Simulated neurons show that learning is easier than you think

An international team, led by UdeM computational neurologist Elif Mueller, simulates how synapses change in the neocortex to better understand how we learn.

Everyone knows that the human brain is extremely complex – but how exactly does one learn? Well, the answer may be much simpler than is usually thought.

An international research team, including the Université de Montréal, has made great strides in accurately simulating synaptic changes in the neocortex that are considered key to learning, opening the door to better understanding of the brain.

The researchers’ study – including an open source model – was published on June 1 Natural communications.

“World of new directions”

“This opens up a world of new research guidelines for how we learn,” said Elif Mueller, assistant professor of research at IVADO at UdeM and CIFAR’s Department of Artificial Intelligence, who leads research at the École’s Blue Brain project. polytechnique fédérale de Lausanne (EPFL), in Switzerland.

Mueller moved to Montreal in 2019 and continues his research at the Laboratory for Biological Education in Architecture, which he founded at the CHU Sainte-Justine Research Center in collaboration with UdeM and Mila, the Institute of Artificial Intelligence in Quebec.

“Neurons are shaped like trees, and synapses are the leaves on their branches,” said Mueller, co-author of the study.

“Previous approaches to model plasticity have ignored this tree structure, but we now have the computational tools to test the idea that synaptic interactions of branches play a key role in guiding learning. in vivo,” he said.

“This has important implications for understanding the mechanisms of neurological disorders such as autism and schizophrenia, but also for developing powerful new AI approaches inspired by neuroscience.

Associates in five countries

Mueller is collaborating with a group of scientists from the EPFL Blue Brain Project, the Université de Paris, the Hebrew University of Jerusalem, the Instituto Cajal (Spain) and Harvard Medical School to come up with a synaptic plasticity model in the neocortex based on limited data. postsynaptic dynamics of calcium.

How it works? It’s complicated – but ultimately simpler than you think.

The brain is made up of billions of neurons that communicate with each other, forming trillions of synapses. These points of connection between neurons are complex molecular machines that are constantly changing as a result of external stimuli and internal dynamics, a process commonly called synaptic plasticity.

In the neocortex, a key area related to the learning of high-level cognitive functions in mammals, pyramidal cells (PCs) account for 80 to 90 percent of neurons and are known to play a major role in learning. Despite their importance, the long-term dynamics of their synaptic changes have been experimentally characterized between only a few types of personal computers and have been shown to be diverse.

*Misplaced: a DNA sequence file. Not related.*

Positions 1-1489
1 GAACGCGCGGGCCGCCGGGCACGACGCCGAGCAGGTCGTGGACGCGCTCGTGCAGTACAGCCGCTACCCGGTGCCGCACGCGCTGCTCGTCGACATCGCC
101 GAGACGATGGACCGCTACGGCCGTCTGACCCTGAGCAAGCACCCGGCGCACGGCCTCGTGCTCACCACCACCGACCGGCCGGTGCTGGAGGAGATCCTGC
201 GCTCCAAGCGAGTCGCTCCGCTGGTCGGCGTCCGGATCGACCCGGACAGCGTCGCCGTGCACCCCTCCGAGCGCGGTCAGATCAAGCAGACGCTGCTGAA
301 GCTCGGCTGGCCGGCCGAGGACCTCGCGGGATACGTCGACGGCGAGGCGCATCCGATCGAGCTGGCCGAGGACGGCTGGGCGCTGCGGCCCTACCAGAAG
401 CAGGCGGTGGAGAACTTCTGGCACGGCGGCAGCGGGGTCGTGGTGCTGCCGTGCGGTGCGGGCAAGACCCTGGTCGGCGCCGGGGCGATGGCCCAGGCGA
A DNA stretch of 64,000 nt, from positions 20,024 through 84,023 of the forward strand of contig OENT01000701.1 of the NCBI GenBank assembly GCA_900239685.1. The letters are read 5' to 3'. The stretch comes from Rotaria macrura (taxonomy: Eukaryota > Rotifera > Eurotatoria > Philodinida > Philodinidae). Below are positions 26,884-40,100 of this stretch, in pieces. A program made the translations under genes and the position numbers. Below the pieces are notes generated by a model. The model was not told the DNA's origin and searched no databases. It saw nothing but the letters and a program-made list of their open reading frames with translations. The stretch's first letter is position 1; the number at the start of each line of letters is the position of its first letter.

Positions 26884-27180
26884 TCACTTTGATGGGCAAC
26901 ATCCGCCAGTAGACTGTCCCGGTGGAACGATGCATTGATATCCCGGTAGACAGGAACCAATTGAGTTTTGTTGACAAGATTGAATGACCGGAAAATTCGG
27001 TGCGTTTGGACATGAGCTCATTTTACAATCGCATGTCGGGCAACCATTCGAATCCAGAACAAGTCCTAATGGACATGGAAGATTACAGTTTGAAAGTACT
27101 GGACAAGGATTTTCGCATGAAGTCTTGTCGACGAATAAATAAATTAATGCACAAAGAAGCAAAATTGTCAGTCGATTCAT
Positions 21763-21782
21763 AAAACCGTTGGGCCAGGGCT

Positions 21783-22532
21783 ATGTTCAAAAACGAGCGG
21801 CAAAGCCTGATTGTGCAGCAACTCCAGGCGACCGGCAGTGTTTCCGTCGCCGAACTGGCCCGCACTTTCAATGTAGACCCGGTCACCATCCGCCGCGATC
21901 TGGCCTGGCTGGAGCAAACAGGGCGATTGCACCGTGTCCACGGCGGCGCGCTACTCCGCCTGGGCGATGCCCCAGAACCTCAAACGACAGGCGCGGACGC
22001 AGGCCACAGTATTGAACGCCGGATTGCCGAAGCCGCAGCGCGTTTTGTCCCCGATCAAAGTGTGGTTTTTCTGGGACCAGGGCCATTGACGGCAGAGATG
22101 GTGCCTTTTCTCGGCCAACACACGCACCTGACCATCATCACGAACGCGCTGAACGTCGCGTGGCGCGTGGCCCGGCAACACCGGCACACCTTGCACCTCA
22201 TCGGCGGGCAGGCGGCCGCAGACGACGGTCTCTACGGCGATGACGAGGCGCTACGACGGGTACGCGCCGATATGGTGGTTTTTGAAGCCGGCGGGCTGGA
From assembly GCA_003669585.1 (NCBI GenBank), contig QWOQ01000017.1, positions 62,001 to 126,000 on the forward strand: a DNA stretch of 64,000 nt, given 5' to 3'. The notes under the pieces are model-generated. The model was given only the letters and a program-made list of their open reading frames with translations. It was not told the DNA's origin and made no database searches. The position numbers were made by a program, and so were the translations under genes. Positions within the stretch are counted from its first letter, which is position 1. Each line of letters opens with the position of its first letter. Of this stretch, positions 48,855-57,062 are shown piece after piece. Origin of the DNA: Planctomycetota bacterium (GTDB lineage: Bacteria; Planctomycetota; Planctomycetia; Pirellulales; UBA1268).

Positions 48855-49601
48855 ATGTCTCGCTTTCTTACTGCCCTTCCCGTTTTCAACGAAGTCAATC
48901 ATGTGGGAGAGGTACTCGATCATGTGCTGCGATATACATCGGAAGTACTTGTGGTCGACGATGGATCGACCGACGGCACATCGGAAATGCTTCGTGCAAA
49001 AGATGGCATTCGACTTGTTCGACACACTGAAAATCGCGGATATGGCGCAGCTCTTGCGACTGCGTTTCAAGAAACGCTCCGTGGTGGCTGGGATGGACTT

Only limited understanding

As a result, there is only a limited understanding of the complex neural circuits they form, especially in the stereotypical cortical layers that dictate how different regions of the neocortex interact. The innovation of Mueller and his colleagues was to use computational modeling to come up with a more comprehensive look at the dynamics of synaptic plasticity driving learning in these neocortical chains.

Comparing their results with the available experimental data, they showed in their study that their model of synaptic plasticity can capture the diverse dynamics of plasticity of the different computers that make up the neocortical chip. And they did so using only one unified set of model parameters, which shows that the rules of plasticity of the neocortex can be shared between pyramidal cell types and thus be predictable.

Most of these plasticity experiments were performed on rodent brain slices IVFwhere the dynamics of calcium driving synaptic transmission and plasticity are significantly altered compared to learning in intact brain in vivo. It is important that the study predicts qualitatively different dynamics of plasticity from the conducted reference experiments IVF. If confirmed by future experiments, the implications for our understanding of plasticity and learning in the brain will be profound, Mueller and his team say.

“The exciting thing about this study is that it’s further confirmation for scientists that we can bridge the gaps in experimental knowledge using a modeling approach to brain research,” said EPFL neurologist Henry Markram, founder and director of the Blue Brain project.

This is open science

“In addition, the model is open source, available on the Zenodo platform,” he added.

“Here we have shared hundreds of plastic pyramidal cell connections of different types. Not only is this the most widely validated model of plasticity to date, but it is also the most comprehensive prediction of the differences between the plasticity observed in a petri dish and intact brain.

This leap is possible thanks to our joint team-scientific approach. In addition, the community can continue it and develop its own versions by modifying or adding it – it is an open science and will accelerate progress.

Help: Chindemi G, Abdellah M, Amsalem O, et al. Calcium-based plasticity model for predicting long-term potentiation and depression in the neocortex. Natural communications. 2022; 13 (1): 3038. doi: 10.1038 / s41467-022-30214-w

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